What did Genghis Khan (circa 1162-1227) have that you don’t? He had hundreds of children and the power to absorb a vast number of tribes into his Mongolian Empire. His power can be used as an example to show that natural selection operates at the level of the individual and most often has no role in what is good for the species.
As a quick review, adaptation is the process of becoming better fit to an environment. A specific adaptation is a trait that provided its carrier with a survival and/or reproductive advantage in the past. Traits are heritable, meaning they are passed from parent to offspring. A beneficial trait is passed on more often than other traits that may prove less beneficial, and will start to characterize a subset of a species or a species – but only by way of the individual.
Let us assume that Khan’s power was a composite of heritable traits (e.g. ruthlessness, cunning, persistence), biologically passed down from parent to offspring. Power is an adaptation because it gave the possessor an increased access to resources and mates. From his wife and concubines alone, Khan is believed to have fathered hundreds of children. Indeed, a recent study found that roughly 8% of the former Mongolian Empire shares genetic material on the Y-chromosome at levels indicating the shared material isn’t due to random mutation or genetic drift, but a shared ancestor. This translates to 0.5% of the world! The shared material has been traced back about 1,000 years, around the time of Genghis Khan’s rule, and due to other circumstances is believed to be from his lineage. Thus Khan’s power helped him acquire many mates, passing on the power trait quite often. In other words, the trait benefited Genghis Khan directly – it resulted in more partial copies of himself. It was social inheritance that split Khan’s empire amongst his sons after his death; it was biological inheritance (of the power trait) that gave them the ability to expand his empire even further.
Khan’s power enabled him to invade and conquer areas stretching from the Caspian Sea to the Sea of Japan. He persuaded tens of thousands of men to join his ranks and commanded them in fierce battles. He was responsible for thousands of deaths in his quest for power and dominion over his quickly growing Mongolian Empire. His power was surely related to his vast death toll (more numerous even than his offspring) – and no one can command in such great numbers without power. In other words, the trait did not benefit the species, and in fact led to a decrease in the population of his species.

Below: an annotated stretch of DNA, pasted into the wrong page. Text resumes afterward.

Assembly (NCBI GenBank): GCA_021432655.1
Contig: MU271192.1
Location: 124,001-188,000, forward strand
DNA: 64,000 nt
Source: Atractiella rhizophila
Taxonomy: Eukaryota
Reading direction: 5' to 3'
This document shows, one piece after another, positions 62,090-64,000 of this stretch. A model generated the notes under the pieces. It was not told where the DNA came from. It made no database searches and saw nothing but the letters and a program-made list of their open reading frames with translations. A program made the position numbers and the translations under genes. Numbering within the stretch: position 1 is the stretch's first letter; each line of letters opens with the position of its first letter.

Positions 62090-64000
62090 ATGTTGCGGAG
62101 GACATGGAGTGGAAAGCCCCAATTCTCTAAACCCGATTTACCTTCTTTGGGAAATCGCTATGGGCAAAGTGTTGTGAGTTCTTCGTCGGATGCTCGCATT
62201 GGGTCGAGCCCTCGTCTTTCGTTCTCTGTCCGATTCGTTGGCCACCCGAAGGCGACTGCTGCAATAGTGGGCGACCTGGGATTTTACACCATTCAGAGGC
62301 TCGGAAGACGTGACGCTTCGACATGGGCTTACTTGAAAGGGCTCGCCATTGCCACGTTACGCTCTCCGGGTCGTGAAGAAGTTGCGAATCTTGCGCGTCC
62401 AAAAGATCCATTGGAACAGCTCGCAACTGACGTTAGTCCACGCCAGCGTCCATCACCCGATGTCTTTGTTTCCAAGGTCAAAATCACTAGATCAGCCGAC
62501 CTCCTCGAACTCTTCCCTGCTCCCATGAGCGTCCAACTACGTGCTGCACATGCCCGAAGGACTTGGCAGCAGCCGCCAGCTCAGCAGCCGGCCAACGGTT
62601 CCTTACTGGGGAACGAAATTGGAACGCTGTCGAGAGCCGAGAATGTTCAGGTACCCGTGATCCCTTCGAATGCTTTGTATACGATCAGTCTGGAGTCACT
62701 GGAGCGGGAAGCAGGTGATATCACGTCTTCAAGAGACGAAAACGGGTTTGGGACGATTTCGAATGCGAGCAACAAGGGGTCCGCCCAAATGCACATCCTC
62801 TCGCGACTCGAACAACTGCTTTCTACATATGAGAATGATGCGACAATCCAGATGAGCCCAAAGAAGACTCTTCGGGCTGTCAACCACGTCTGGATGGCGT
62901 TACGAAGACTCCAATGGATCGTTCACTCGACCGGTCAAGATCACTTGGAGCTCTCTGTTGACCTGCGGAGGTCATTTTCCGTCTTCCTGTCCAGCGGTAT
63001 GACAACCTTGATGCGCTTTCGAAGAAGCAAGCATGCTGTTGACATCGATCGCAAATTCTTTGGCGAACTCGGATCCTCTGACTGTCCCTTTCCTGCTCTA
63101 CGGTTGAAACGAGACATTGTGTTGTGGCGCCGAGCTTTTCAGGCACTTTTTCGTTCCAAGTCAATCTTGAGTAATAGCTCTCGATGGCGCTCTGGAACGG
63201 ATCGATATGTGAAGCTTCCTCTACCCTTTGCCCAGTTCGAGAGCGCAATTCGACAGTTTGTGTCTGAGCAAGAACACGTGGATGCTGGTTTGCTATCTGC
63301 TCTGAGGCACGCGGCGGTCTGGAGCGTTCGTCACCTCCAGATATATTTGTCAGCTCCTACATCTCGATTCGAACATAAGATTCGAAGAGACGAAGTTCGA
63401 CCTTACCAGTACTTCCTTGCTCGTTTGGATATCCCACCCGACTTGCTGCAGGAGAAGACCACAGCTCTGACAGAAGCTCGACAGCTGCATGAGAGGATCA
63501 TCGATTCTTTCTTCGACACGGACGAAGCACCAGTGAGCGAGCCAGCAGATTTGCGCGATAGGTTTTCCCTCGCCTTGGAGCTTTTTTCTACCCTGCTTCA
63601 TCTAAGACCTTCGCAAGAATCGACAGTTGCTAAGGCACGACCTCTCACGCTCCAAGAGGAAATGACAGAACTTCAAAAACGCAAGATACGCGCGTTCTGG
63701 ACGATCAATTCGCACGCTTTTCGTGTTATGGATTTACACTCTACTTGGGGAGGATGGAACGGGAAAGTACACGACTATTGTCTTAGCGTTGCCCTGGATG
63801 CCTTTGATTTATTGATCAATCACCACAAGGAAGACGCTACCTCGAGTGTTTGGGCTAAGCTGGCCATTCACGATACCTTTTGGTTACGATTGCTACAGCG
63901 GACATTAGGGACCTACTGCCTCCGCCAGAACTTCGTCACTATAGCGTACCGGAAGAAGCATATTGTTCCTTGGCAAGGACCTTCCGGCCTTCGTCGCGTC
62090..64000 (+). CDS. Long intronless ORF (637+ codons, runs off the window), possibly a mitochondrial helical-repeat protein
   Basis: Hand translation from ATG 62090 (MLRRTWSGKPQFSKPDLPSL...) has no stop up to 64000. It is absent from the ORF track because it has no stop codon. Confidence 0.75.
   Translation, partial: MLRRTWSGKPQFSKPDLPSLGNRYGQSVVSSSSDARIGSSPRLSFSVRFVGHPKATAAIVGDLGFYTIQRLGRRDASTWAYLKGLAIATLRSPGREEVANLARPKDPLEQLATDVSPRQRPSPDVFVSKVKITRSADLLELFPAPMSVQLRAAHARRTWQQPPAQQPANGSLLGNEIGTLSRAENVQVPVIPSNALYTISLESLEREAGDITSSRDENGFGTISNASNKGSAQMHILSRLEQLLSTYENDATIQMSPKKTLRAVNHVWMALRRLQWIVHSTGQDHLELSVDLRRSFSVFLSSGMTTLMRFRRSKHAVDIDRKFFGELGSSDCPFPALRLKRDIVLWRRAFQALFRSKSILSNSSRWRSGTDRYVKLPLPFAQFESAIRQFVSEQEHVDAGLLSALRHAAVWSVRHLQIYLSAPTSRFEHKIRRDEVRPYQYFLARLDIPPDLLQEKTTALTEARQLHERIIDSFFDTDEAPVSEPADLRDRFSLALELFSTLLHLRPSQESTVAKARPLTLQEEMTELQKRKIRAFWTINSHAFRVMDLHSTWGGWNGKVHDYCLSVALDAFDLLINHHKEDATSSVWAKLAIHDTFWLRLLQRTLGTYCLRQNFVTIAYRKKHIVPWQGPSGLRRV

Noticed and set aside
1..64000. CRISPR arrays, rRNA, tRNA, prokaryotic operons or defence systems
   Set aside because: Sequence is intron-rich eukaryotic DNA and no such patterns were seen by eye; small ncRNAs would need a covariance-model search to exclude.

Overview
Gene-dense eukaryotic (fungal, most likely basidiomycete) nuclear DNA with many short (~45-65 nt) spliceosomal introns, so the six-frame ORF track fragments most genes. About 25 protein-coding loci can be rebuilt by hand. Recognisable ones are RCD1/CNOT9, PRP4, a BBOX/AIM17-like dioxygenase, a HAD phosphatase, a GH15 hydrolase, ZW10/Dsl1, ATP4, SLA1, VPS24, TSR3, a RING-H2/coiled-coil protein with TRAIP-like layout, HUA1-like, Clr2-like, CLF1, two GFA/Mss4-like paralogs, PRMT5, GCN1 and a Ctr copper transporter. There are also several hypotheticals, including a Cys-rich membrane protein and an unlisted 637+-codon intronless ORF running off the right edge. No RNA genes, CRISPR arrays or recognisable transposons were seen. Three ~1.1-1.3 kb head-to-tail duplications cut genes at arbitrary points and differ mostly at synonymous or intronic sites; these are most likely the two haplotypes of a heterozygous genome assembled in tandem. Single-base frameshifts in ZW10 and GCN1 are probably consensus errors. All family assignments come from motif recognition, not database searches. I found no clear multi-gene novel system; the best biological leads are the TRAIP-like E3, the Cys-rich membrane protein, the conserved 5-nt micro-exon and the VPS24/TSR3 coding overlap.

The same trait (power) that was so detrimental to the pawns in the rapidly growing Mongolian empire (e.g. part of the species) was so beneficial to Genghis Khan that he ended up with more offspring than most of us could ever imagine – and half of us (i.e. women) could ever produce in a lifetime. Thus power is a quite adaptive trait, but more importantly, explicates that natural selection operates upon what is beneficial for the individual, not the species. If Khan’s power had operated so as to benefit the pawns, and not Khan, he would not have been an effective leader in those times, and therefore he would not have left any offspring to carry on his traits.
Dawkins, R. (1990). The selfish gene (2nd ed.). Oxford: Oxford University Press.
Zerjal, T., Xue, Y., Bertorelle, G., et al. (2003). The genetic legacy of the Mongols. American Journal of Human Genetics, 72, 717-721.